It is healthy to use the bonus scheme, but bonuses should be realistic and reasonable, but not given in excess. This may be because of showing off or trying to attract potential employees and aiming at retaining the existing ones. This may be used as an incentive to lure others into a business to step on competitors. It will make the business or the organisation have very huge debts, if it is not careful with its expenditures.
Institutions or business organisations should not take huge gambles, because it may put the business at risk, especially if it loses in the same. They should not engage in gambling also because the returns gained may be short-term. They should consider long-term achievements or goals (The Telegram 2009).
The bonus scheme is a big risk, and organisations should critically analyse its pros and cons, and if it is affordable, before embarking on it as a method of motivating its employees. Businesses, which are not fully established, should avoid this method, while the established ones should trade carefully.
Before using it, they should ensure that the employment percentage is high and household incomes are stable. The economic growth should also be stable, and remuneration should be done to assess its performance.
When the bonus scheme of rewarding employees is used, it may backfire on the business. It portrays a negative public image of a business or an organisation, which in turn turns away potential employees. It also gives competitors an upper hand over a business and may easily lure one’s employees into quitting the former job and joining it.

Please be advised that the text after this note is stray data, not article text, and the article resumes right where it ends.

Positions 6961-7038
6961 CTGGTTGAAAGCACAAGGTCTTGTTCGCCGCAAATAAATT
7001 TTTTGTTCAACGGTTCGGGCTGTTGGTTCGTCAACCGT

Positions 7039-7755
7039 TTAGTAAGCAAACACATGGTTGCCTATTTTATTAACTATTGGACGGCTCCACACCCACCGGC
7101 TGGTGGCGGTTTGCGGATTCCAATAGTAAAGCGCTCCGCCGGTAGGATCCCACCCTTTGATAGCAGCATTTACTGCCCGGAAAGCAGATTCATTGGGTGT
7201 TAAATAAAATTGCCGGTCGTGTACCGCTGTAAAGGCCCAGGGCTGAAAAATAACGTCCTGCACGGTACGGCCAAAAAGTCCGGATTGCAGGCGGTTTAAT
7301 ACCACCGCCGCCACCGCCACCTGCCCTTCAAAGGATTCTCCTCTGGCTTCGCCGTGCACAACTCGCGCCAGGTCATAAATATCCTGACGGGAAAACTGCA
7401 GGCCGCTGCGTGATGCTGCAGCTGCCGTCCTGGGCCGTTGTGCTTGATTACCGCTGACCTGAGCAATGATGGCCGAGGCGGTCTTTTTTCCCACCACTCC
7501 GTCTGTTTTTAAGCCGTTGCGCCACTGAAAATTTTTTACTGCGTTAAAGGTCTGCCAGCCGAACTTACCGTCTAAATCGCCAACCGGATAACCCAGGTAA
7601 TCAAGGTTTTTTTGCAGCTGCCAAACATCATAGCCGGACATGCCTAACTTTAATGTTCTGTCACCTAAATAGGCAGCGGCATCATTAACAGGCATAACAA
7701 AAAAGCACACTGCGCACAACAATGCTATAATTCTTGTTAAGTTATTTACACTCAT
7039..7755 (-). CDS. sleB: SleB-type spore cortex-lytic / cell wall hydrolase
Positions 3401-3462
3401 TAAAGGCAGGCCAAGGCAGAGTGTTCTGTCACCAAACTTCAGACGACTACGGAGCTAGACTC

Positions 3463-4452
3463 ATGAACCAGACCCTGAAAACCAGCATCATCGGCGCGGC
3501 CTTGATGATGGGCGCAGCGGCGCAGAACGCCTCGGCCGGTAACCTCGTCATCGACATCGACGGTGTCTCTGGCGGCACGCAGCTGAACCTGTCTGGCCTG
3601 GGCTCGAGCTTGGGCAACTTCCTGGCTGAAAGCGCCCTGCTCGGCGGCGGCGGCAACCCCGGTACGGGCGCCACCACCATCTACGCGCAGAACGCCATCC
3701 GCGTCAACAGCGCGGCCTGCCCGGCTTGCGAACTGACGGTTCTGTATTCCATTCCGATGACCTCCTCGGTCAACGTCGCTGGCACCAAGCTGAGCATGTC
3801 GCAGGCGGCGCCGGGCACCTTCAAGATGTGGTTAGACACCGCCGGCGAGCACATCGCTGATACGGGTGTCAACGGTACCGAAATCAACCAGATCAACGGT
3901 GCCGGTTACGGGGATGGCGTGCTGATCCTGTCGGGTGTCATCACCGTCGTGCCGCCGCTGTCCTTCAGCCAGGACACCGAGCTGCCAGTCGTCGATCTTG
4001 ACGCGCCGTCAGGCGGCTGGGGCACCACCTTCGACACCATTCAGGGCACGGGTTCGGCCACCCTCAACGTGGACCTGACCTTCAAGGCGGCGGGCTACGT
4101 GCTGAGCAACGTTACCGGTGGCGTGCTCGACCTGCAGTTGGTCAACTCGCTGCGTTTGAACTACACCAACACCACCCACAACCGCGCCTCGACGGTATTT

Negative effects felt when these reward methods fail could discourage or make potential investors shy away. This is because they perceive a business as a big risk for their investments. This method may be successful, though for other organisations.
IMPLICATIONS OF THIS REWARD STRATEGY IN THE FUTURE
The risk-taking bonus culture associated with the banking crisis of 2008 has impacts on the future of reward strategies in organisations. This paper analyses the implications it will have during the next five years.
- Organisations will reduce the level of motivation of their employees for the fear of incurring big losses. They will particularly avoid the bonus scheme, since they witnessed its results during the Great Recession. Newly established businesses or organisations will be careful not to make mistakes that their predecessors have made.
- The reward strategy will lead to bonus deferral, whereby bonuses will not be paid early on the basis of predicted future profits. Bonuses will then be deferred in line with activities for at least five years, until profits are actually earned.
- This strategy has led to the creation of new laws to regulate reward strategies implemented by businesses or organisations, such as laws bailing out bank directors. They receive no bonuses, until a bank repays and cleans out the mess portrayed to the public during the great recession. Other bankers’ bonuses are also capped.
- They will take new measures, for example, there will be the provision of fixed salaries. The main objective of this measure is to reduce the temptation of taking risks, such as rewarding before knowing the profit. The history would repeat itself, if losses were to be realised, when the organisation had already rewarded its employees.
- Another implication it will have is that cash bonuses will be limited to a small share, as compared to the previous time, when the amount of bonuses was larger and bigger. This is because of short-term effects it may have on the business as opposed to long-term effects, which are more serious.